Allison and Rodgers have had good chemistry going back to Allison’s first year as a receiver and has the full trust of the star QB. There are some obvious hiccups - namely, drops on passes that typically would be caught - but regardless, Allison has repeatedly bailed out the offense by making tough catches and acting as Rodgers’ outlet on third down. Without his contributions, the offense might have looked even worse than it already has.

Paul Noonan: Blake Martinez

Your humble inside linebacker may not be the most important player on the defense, but Martinez has shown last year’s incredibly productive season to be no fluke. He leads the team in tackles, has has recorded a sack and a pass defended, provided some of the best tackling on the team, and he’s been at least adequate in coverage. While he will probably (and correctly) always be overshadowed by Daniels, Clark, and the rookie corners, he’s easily the best linebacker on the team, and at a position that has been a weakness for as long as I can remember, his well-rounded, steady play is a breath of fresh air.

Jon Meerdink: Ty Montgomery

Packers internet has called loudly and repeatedly (and rightly) for Aaron Jones to receive more carries. Ty Montgomery deserves similar treatment.

Playing behind Jamaal Williams, Montgomery has been productive when he’s gotten the ball. He’s averaging a solid 4.5 yards per carry as a runner and a very good 12.3 yards per catch on 11 receptions. What’s more, he presents matchup issues for the defense that Williams simply can’t duplicate.

His fumble on Sunday was certainly regrettable, but if we’re dividing up touches in the backfield Montgomery deserves to increase his share, too.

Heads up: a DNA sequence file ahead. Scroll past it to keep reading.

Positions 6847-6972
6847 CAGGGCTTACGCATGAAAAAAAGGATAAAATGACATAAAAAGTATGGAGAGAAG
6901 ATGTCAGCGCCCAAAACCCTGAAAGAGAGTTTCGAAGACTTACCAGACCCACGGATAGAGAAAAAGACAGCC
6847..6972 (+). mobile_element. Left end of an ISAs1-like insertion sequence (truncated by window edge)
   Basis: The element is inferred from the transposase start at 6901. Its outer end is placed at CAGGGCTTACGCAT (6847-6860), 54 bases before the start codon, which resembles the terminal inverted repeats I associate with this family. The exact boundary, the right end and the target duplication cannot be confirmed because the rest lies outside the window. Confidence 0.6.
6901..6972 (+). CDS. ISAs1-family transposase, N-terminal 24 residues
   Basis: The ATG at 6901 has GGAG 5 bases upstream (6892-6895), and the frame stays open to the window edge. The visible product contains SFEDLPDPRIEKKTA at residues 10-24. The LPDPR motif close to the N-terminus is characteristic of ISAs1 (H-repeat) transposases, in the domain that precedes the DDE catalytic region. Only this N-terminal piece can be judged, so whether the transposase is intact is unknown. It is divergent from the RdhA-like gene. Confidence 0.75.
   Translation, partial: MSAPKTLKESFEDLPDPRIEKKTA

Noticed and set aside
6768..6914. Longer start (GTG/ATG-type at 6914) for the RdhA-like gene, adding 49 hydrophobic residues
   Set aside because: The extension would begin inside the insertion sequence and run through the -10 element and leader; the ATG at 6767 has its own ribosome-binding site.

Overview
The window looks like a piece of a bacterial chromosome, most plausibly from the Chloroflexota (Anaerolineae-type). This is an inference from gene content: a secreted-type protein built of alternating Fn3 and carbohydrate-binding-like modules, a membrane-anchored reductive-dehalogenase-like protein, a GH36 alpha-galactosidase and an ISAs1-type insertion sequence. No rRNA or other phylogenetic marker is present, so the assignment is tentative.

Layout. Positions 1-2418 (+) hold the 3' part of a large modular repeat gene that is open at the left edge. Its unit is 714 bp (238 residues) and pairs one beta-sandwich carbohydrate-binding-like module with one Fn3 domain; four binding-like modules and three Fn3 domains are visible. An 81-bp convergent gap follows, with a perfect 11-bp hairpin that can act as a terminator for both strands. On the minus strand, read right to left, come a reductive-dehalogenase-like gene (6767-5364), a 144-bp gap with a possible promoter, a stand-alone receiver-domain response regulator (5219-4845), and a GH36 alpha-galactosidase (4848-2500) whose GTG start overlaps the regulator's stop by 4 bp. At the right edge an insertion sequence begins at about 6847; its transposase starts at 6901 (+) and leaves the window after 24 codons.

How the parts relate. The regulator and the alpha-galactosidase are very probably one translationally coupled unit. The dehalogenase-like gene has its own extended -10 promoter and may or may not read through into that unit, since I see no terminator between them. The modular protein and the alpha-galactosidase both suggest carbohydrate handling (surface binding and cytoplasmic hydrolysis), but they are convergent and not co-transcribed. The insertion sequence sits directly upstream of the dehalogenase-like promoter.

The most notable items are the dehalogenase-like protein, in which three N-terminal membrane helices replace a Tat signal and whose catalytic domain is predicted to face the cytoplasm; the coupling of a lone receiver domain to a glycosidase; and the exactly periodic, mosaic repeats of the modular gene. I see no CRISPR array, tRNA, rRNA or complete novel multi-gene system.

Mike Vieth: JK Scott

I like seeing the linemen get a little love from the writers above. Those guys never get much attention and, being a former college lineman, that is the route I would usually choose for an unsung hero. I’m going to go a little out of the box with my choice though and go with punter JK Scott.

Scott has been nothing but excellent through his first four weeks as a pro. Just taking a look at his stat line, he’s had 18 punts and seven have landed inside the twenty. That’s a 38.8% rate. That’s fantastic compared to what we’ve been accustomed to over the past several years. He’s averaging 47.4 yards per kick with a net average of 41.6.

While these numbers are top ten in the league, where Scott really excels is his hangtime.

He’s tied for the league lead in fair catches with eight and, watching most of his kicks, the punt coverage team is at the returner well before the ball is caught. I can’t find any stats that say what his average hangtime is but my guess would have to be above 4.6 seconds on every kick. I know for sure, as I timed myself, he’s had several over five seconds.

Scott is proving that he was worth a draft pick when the Packers selected him and is looking like he will be a vital weapon for the Packers when they need to flip the field position. My biggest concern might be what happens to him when the cold weather hits. He went to school at Alabama but I have to have faith that it won’t bother him much as he was born and raised in Colorado. The last time the Packers grabbed a kicker from Colorado it was Mason Crosby and he hasn’t had too many issues kicking in the cold. So, hopes are high that Scott finished the year as strong as he’s started.